Saturday, June 11, 2011

Recruiter’s first impression – Your resume's length

A one-page, two-page or three-page resume? Read on to know how much information your resume should carry and how to put it forward in a crisp and concise manner.

Either fresh out of college or seeking a change, creating or updating your resume is the first step as you begin a job search. Two important aspects of resume building are ‘what’ and ‘how much’ information to include, as these determine the length of the final document and ultimately how recruiter-friendly your resume is.

A very short resume might skip important details regarding your skills and qualifications while an extensive resume would leave the recruiter searching for relevant information. Thus, it is important to determine your resume’s length and include necessary information in it accordingly. Here are some pointers to get you started on the same:

  • Catch recruiter’s attention in the beginning itself
Yours is only one among the many resumes that the recruiter receives and will screen for building an interviewee list. Thus, you would want that he/she finds your resume interesting enough in preliminary glance to call you for an interview. Hence, have a crisp and concise professional summary and objective at the top of the page, followed by a concise listing of your skill set to present your professional profile.

  • Length can be determined by work experience
A fresher resume will not have much or any work experience to show and a one page CV with career objectives and qualifications should suffice. With few years’ of work experience behind you, you can elaborate by including job responsibilities and achievements of previous employments.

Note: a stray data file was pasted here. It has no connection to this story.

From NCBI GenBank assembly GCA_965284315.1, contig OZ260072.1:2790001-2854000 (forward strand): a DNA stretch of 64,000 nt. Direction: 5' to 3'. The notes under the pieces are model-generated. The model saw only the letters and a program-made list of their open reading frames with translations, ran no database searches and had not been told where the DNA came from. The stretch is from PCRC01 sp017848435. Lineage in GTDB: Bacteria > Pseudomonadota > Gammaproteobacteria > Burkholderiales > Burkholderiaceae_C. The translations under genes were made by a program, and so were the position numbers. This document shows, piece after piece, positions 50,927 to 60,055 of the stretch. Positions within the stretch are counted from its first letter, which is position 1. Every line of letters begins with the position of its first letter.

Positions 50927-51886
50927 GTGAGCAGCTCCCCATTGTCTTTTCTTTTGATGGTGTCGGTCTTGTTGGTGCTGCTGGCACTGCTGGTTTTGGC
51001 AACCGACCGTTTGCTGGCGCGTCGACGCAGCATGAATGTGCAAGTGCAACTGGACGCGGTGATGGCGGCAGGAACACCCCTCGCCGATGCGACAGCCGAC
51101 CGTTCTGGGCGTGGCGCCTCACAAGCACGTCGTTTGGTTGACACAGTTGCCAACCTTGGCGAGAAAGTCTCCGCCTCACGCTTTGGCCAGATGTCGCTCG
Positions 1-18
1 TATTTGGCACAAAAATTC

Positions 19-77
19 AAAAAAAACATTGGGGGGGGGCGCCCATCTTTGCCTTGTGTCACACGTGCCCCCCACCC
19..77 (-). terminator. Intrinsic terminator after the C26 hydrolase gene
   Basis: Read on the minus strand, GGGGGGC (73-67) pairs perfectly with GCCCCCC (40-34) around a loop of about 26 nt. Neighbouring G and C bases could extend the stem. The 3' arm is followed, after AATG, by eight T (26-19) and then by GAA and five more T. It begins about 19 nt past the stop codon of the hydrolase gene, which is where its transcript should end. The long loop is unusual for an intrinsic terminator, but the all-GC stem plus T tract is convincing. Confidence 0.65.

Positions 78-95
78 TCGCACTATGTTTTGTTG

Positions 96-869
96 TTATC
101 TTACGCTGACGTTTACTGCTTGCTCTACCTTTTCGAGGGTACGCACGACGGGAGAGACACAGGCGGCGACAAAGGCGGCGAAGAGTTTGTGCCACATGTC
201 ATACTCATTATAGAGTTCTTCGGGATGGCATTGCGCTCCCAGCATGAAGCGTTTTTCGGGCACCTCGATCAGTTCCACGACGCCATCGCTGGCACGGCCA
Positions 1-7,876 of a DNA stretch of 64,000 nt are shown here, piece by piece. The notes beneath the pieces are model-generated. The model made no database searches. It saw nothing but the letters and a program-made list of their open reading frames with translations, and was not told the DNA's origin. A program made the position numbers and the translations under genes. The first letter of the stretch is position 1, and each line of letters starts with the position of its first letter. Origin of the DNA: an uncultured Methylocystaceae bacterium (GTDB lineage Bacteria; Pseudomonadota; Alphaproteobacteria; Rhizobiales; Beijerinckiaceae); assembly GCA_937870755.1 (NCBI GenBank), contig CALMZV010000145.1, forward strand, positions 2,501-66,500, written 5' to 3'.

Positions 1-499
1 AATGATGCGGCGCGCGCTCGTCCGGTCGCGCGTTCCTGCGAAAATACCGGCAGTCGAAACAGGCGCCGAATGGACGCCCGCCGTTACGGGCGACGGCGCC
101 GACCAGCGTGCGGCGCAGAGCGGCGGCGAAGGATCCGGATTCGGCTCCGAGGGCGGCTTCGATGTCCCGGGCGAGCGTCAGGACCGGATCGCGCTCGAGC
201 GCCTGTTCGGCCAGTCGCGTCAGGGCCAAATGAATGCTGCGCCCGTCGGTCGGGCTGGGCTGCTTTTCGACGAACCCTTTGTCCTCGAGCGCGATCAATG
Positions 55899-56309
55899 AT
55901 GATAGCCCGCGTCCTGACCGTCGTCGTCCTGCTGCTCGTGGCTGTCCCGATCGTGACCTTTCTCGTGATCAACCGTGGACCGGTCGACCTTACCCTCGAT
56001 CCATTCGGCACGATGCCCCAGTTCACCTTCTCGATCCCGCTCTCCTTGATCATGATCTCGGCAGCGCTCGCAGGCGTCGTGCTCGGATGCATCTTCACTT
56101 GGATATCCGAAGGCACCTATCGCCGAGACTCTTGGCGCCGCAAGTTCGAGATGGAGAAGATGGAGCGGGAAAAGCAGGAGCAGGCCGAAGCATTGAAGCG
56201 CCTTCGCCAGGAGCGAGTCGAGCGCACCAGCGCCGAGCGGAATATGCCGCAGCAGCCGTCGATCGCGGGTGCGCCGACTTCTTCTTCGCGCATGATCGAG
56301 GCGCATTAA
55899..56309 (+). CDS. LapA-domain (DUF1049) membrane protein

• Keep it effective by mentioning skills and job responsibilities handled in previous employments
A mid- or senior level resume will have more information to include than a fresh graduate resume and can thus extend to two and in some cases even three pages. Core competencies, key work responsibilities and even achievements in various projects or jobs should be highlighted.

  • Be concise yet cover relevant information
The key lies in listing all information relevant to the job vacancy in question in a crisp manner – too less information will provide no head start on your profile and extensive detail will only convey a lack of focus on your part. Your resume should provide a snapshot of your career profile enough for the recruiter to ascertain whether you have the necessary qualifications and experience to fit the position and call you in for an interview.

  • Adjust details about the earliest jobs as you accumulate more experience
Your expertise will grow and even diversify within your domain as you progress in your career (change jobs, get promotions). The skills you will need to highlight to a potential employer in your fifth job search could be markedly different from the first or second job hunts. Thus, you can opt to elaborate upon the duties held in the more recent employments (that would be closer in relevance to the job you are applying for now) and limit the job descriptions from when early in your career.

Thus, understand that the basic purpose of sending out your resume as part of a job application is to get the recruiter to notice your career profile. In few seconds that he/she will screen your aptness for the role, ensure that your resume covers your professional profile in its entirety yet does not come across as an information overload.

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